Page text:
One of the big names in the small but heavily trafficked field of forensic anthropology provides more cases for gruesome consideration.
Assisted by co-writer Jefferson, Bass made a splash in 2003 with Death’s Acre, an account of his decades of work in a grotesque but increasingly marketable field. Then the pair assumed the name Jefferson Bass to pen a pair of bestselling crime novels based on the doctor’s exploits and named for the infamous “Body Farm” he runs at the University of Tennessee to study the sequence and timing of human decomposition. So they likely saw no reason why another nonfiction collection about long-putrefied corpses and race-the-clock hunts for killers should do any less well—and given the legions of TV- and mystery-obsessed junior forensic detectives out there, they’re probably right. That doesn’t mean this book is anything more than a cut-and-paste string of individual cases written up in prosaic prose. Bass’s persona—well-meaning scholar who doesn’t mind being dramatically whisked away from the university by law-enforcement types looking to solve a crime—is finely honed by this point and serves him well. The cases themselves are a mixed bag of deadly circumstances, from missing persons to an explosion at an illegal fireworks factory that strewed body parts everywhere. Bass even dug up the body of the Big Bopper to see if there was any truth to rumors that foul play caused the plane crash that also killed Buddy Holly and Ritchie Valens. There’s much to enjoy here, if you’re the kind of reader who likes to know why it helps to x-ray bodies that have been burned down to the bone to hide evidence of foul play. Answer: Lead from a bullet sometimes melts in the heat, leaving streaks on bones.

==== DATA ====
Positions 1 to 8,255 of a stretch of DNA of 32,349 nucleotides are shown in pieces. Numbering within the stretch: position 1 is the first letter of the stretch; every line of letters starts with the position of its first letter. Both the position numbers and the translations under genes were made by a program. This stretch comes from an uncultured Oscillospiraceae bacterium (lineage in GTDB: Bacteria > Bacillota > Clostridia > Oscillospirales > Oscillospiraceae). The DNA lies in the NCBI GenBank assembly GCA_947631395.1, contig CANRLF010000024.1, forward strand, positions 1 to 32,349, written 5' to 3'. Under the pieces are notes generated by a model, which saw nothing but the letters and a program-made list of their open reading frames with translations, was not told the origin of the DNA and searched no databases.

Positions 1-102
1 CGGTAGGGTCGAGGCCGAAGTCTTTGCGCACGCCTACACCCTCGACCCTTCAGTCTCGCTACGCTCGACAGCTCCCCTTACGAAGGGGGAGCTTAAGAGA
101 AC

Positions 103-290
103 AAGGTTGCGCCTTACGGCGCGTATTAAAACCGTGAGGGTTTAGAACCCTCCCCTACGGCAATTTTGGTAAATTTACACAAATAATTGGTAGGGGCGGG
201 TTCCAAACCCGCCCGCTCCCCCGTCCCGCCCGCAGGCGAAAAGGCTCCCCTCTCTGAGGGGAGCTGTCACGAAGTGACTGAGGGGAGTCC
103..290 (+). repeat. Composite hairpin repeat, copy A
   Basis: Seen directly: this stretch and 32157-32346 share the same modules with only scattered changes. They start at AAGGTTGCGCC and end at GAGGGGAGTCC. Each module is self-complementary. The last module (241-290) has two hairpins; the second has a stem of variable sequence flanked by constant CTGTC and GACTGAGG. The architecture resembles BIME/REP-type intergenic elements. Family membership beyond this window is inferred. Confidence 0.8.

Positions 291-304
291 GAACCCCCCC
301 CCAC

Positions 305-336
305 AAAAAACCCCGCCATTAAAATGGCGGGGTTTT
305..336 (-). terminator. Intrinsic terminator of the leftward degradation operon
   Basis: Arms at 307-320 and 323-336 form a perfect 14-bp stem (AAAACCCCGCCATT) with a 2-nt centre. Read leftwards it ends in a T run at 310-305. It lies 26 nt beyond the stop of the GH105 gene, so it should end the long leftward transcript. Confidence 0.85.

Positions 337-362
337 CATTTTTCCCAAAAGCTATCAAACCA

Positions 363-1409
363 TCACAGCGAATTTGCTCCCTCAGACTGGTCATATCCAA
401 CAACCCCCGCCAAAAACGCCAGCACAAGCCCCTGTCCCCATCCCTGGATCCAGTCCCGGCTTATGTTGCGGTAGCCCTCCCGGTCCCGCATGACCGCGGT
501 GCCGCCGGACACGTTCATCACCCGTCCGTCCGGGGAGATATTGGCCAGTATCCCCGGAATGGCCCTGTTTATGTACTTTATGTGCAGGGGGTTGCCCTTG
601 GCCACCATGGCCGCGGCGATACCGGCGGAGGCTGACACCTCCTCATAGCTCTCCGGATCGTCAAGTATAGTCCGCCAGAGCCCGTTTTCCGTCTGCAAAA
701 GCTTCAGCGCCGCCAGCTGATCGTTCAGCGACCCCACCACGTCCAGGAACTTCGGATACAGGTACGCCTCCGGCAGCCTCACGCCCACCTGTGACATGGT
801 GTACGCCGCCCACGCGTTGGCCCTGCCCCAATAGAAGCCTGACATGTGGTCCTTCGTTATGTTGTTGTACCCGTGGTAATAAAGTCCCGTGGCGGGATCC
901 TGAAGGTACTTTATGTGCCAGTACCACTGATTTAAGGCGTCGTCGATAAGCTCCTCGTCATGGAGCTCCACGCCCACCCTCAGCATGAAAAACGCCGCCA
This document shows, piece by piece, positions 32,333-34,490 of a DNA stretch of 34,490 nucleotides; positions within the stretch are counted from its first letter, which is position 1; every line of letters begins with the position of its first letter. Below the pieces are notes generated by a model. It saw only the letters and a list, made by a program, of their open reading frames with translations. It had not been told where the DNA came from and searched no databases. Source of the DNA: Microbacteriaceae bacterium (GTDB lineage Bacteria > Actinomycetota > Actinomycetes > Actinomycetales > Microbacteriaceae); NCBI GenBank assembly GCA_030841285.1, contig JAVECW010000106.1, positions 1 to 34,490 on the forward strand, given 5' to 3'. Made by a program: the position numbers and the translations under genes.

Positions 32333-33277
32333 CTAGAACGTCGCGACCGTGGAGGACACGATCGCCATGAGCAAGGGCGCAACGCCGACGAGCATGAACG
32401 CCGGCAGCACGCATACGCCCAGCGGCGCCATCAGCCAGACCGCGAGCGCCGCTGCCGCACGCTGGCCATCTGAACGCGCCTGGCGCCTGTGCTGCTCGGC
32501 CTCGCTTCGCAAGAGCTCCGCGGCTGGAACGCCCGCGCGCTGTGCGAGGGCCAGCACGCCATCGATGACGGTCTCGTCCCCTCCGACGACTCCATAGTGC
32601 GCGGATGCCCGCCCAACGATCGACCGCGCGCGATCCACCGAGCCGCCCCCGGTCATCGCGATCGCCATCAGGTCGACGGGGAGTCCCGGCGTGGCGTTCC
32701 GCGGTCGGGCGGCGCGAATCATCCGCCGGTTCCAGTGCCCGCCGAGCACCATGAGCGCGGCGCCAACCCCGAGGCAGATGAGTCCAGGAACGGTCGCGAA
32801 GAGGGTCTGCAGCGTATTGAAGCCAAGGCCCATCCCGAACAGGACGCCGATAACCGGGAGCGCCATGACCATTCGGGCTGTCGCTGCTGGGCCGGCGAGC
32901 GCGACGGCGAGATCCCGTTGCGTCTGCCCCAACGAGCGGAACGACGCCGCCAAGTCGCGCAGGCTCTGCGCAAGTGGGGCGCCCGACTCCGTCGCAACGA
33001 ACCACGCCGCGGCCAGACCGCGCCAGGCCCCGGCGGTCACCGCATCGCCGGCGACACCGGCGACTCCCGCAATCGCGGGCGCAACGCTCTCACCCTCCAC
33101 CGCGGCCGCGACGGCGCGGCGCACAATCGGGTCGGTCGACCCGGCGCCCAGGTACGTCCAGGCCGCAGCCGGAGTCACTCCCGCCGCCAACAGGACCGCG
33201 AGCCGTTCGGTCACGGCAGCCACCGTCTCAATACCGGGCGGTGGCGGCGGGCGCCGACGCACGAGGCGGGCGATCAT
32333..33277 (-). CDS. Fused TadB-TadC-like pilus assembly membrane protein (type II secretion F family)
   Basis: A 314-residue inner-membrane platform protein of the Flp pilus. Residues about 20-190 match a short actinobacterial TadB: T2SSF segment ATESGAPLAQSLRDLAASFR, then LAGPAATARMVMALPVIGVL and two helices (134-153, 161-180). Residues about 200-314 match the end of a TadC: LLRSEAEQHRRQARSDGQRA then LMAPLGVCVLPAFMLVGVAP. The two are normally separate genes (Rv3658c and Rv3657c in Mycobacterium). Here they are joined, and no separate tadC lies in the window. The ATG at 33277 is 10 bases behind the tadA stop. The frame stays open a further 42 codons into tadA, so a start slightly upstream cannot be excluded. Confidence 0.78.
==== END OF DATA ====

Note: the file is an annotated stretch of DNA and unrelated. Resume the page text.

More morbid goodies for the C.S.I. set.